The various stabbings and, as Manjula puts it, “bellowings” on stage are as violent as the film gets and as far as it goes in referencing the extremely brutal occupation of India under the British empire. It’s hard to say how far the film should have tipped its hat in reference to the lived reality of British occupation, now past, and the film itself largely set amongst those who benefitted, to varying degrees, from the system. Even so, as various character bemoan the lost days, symbolized by wine, cars, and performances of Shakespeare, Ivory is careful to always include an Indian character in the mise en scene, usually Sanju, who looks on with a tight, bemused smile. He never questions or challenges their reminiscences and figures like the Maharajah clearly share their rose-colored view of the past but there’s always a lingering sense of violence and upheaval just underneath the marble floors and just past the palace walls.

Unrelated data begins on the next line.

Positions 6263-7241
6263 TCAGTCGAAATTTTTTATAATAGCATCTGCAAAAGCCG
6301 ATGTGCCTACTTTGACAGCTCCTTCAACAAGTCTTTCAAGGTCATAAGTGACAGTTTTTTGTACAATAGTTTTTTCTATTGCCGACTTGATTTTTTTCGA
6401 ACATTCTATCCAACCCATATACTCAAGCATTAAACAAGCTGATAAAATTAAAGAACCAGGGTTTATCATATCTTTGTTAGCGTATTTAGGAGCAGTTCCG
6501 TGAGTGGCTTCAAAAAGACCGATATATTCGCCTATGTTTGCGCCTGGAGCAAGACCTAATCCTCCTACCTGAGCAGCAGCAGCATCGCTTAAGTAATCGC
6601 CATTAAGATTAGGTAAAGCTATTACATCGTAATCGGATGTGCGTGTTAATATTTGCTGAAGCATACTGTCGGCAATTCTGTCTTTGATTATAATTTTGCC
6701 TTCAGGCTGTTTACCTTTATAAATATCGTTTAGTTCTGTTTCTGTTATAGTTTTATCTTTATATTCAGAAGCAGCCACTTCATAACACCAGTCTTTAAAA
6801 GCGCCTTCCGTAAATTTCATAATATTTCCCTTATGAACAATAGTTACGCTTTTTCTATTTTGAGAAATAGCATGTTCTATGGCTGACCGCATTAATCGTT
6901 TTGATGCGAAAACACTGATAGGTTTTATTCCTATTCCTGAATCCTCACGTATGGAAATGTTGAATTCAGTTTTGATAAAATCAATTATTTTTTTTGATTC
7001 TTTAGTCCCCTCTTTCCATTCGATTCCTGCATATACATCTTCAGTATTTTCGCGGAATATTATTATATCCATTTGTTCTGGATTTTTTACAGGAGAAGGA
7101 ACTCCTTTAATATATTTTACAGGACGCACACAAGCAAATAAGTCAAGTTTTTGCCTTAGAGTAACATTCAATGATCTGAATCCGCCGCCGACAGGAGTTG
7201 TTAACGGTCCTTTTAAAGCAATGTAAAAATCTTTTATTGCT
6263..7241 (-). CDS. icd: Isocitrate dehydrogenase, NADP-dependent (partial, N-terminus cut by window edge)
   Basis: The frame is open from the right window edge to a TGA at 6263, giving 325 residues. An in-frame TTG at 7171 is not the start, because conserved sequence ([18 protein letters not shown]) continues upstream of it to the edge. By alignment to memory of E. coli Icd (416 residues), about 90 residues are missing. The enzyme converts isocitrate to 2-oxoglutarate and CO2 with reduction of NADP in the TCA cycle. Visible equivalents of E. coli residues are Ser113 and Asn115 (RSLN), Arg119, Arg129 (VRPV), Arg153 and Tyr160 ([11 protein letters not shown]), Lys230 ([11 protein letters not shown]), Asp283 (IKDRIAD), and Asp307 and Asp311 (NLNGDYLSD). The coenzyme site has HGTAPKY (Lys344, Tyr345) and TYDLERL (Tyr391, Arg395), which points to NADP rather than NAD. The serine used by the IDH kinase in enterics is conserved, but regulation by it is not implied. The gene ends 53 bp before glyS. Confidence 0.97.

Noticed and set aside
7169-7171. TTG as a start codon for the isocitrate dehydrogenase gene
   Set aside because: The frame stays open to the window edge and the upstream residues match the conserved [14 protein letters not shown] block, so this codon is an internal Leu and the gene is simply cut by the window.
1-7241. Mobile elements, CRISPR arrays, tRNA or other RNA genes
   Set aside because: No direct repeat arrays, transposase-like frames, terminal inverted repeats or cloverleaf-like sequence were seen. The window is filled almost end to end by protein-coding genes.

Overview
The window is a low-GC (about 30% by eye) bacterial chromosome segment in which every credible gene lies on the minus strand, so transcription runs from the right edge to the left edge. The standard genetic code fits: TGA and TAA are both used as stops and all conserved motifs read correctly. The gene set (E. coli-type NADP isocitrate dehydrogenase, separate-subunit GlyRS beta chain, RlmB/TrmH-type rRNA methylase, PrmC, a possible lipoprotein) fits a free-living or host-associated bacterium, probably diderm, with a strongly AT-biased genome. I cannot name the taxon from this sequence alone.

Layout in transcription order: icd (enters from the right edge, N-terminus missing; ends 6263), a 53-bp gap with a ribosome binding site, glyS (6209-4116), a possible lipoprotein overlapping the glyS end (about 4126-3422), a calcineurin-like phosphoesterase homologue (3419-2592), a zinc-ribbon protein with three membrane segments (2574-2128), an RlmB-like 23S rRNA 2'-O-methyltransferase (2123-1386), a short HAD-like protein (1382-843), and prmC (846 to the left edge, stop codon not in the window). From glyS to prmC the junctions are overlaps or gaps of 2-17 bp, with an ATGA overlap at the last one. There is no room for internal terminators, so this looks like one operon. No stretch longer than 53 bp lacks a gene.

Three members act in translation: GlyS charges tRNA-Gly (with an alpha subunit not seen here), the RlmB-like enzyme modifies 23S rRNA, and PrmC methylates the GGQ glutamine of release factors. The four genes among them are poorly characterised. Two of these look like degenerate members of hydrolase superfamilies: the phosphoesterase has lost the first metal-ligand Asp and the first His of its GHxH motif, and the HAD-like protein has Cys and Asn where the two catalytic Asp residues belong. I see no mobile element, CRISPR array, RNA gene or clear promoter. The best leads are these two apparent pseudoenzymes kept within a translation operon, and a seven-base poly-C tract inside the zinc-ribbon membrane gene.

On the other hand, the film deals frankly with an interracial sexual relationship, a pretty daring move in 1965, which is treated seriously and without hysterics or even disapproval. Instead, like the rest of the film, it occupies a strange between places, like Homi Bhabha’s concept of “hybridity,” a union between colonizer and colonized that is both inevitable and impossible, unstated but undeniable. Ultimately, this is the beating heart of Shakespeare Wallah, meaning both a person who does Shakespeare and an inhabitant or native of Shakespeare – or is Shakespeare native to India? Performed there, it must be, yet is not. So it is for the troupe, for Lizzie, for Sanju, for the Maharajah, and even for Manjula. They are all products of an impossible but inevitable union, a free India passed through the body of colonial Britain. But for Lizzie and Sanju in particular, like the Maharajah mentally trapped in the in-between space, there really is no way out nor ever will be.